Another young couple I know is facing similar financial strife, not knowing how their work with a federal government contractor will be impacted when the agency they work with is closed. The husband has been told that he will be deemed essential for his work, but no one is clear when a paycheck will come through, though retroactive pay for essential employees occurs, at some point, once Congress decides to fund the government again. For non-excepted employees, there’s a greater chance that, for the first time, the federal government could refuse to reimburse employees for unpaid leave after a lapse in appropriations.

Remember that those non-excepted employees facing a shutdown furlough may be simultaneously coping with an administrative furlough as a result of sequestration. Another friend of mine is a budget analyst for the Department of Housing and Urban Development. She lost an entire week’s worth of pay under sequestration and adjusted her personal budget downward for her new salary expectations. She is now facing additional days of unpaid leave for however long the shutdown lasts. For this particular employee, the sequester furlough depleted funds she otherwise was saving by 25%, and the sequester has left her with little cushioning to handle additional days without pay.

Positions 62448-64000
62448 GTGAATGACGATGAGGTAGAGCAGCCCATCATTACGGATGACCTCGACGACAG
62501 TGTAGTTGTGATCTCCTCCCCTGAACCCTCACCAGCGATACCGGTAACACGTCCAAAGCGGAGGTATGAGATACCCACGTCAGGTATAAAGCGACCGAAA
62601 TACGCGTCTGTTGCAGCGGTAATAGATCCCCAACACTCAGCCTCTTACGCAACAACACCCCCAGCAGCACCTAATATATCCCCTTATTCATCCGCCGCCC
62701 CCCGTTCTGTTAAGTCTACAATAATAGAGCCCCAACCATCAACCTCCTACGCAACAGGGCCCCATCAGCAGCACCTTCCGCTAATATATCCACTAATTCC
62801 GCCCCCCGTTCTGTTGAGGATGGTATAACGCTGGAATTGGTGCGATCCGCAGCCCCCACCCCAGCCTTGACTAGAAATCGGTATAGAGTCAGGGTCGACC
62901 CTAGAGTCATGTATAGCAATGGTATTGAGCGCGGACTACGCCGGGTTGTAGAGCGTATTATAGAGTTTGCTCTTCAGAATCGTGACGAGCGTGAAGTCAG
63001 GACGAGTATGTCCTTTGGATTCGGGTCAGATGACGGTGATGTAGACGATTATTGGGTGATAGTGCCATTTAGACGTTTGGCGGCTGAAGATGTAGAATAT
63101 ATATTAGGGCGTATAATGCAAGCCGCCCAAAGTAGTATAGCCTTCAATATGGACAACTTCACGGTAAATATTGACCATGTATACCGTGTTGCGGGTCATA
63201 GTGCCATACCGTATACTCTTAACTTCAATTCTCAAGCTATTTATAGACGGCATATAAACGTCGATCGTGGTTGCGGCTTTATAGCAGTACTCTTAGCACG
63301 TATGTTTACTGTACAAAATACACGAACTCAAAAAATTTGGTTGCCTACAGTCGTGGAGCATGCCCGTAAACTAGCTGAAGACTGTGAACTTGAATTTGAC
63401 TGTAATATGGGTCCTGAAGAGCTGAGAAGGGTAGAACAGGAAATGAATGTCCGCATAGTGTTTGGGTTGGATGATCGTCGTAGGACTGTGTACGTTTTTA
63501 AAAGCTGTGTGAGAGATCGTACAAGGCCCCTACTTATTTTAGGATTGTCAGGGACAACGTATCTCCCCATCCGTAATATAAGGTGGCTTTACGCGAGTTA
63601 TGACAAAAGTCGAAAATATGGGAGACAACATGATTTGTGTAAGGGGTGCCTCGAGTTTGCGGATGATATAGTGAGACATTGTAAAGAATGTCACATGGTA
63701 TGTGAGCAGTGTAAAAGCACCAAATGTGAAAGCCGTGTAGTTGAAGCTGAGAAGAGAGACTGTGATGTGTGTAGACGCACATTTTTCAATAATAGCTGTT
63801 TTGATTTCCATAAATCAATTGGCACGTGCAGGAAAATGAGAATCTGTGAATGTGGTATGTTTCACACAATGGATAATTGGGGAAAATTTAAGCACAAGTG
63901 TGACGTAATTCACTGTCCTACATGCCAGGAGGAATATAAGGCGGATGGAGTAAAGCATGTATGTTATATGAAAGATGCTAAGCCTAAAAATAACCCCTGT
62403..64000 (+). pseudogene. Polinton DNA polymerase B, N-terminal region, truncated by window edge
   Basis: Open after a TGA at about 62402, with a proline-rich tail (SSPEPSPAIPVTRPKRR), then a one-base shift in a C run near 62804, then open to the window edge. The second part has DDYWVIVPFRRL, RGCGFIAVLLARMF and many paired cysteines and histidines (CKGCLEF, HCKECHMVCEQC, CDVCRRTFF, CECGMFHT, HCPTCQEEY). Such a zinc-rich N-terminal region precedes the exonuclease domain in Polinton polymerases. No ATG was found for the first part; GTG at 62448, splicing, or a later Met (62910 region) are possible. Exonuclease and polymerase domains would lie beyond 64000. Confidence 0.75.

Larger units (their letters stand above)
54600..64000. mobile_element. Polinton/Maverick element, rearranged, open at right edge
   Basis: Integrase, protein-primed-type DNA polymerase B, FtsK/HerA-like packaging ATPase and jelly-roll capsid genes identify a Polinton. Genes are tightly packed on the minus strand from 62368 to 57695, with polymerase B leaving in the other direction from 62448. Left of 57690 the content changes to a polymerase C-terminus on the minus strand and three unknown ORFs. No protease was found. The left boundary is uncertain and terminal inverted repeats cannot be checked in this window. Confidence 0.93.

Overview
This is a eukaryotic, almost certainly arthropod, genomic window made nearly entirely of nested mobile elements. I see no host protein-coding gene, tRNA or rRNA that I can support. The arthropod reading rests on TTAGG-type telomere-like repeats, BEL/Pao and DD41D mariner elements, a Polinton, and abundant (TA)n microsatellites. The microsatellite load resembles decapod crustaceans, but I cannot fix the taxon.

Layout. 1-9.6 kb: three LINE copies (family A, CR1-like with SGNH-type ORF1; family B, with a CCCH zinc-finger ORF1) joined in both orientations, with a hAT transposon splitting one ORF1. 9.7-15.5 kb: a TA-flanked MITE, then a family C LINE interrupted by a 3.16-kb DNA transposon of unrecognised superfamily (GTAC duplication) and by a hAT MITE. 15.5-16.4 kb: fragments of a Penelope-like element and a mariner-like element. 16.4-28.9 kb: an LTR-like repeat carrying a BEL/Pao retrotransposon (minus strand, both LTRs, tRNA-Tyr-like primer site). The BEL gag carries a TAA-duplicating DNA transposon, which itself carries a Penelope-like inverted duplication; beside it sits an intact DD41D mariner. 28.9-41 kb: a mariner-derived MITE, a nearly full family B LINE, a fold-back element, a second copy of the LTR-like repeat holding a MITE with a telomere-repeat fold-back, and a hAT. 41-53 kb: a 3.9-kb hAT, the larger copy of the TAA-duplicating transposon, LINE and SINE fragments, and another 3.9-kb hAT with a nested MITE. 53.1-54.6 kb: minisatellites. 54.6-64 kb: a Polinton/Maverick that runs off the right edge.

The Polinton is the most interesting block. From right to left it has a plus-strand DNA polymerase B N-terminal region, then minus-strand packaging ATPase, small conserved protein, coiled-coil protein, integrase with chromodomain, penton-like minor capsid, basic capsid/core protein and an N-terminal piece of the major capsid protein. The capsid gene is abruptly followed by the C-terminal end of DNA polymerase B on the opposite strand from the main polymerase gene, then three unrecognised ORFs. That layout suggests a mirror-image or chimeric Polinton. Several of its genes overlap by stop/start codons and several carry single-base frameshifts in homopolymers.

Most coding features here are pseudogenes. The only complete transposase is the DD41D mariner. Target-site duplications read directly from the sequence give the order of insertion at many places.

Meanwhile, the government of the District of Columbia is operated by federal appropriations and does not have control over its own finances. In the shutdowns of the 1990s, trash collection was halted and city departments closed. In fact, the District of Columbia is the only jurisdiction barred from spending funds during a federal government shutdown with the exception of police, firefighters, and EMS units. Last week, Mayor Vincent Gray deemed all city employees essential, which would keep city services operational, but the District’s own attorney general thinks such a move is illegal. I’ll tell you one thing — my D.C. neighbors do not want to deal with uncollected trash for weeks.

The next time you hear that a federal government shutdown means nothing, remember these stories. Politicians love to throw out tales of singular interactions that have guided their outlook on countless issues, but the stories I’ve shared are not isolated. I am quite lucky that my job is not tied to the federal government and Virginia will still be operating trash collection. What I personally experience, beyond an intense frustration with the entire situation, will be limited to an easier commute with less traffic congestion. But this is serious. These are lives. These are workers and friends.

And even with this government shutdown, the continuing resolution being debated only gets us to November 15 (Senate effort) or December 15 (House effort). So for all the struggles I have outlined from on the ground here in D.C., it's worth remembering that we’ll probably be here again in just a few weeks.

And that’s shameful.

How much do you trust the information in this article?

Jewelyn Cosgrove

Jewelyn Cosgrove is a writer for the Identities Section of Policy Mic. She writes primarily on millennials in the workforce. Jewelyn attended Tulane University and George Mason University. Jewelyn knows how to blow glass, has ancestors who haunt a hotel in New Orleans, and is a die-hard Who-Dat-ing Saints fan. Originally from Denver, Colorado, Jewelyn now lives in Washington, DC.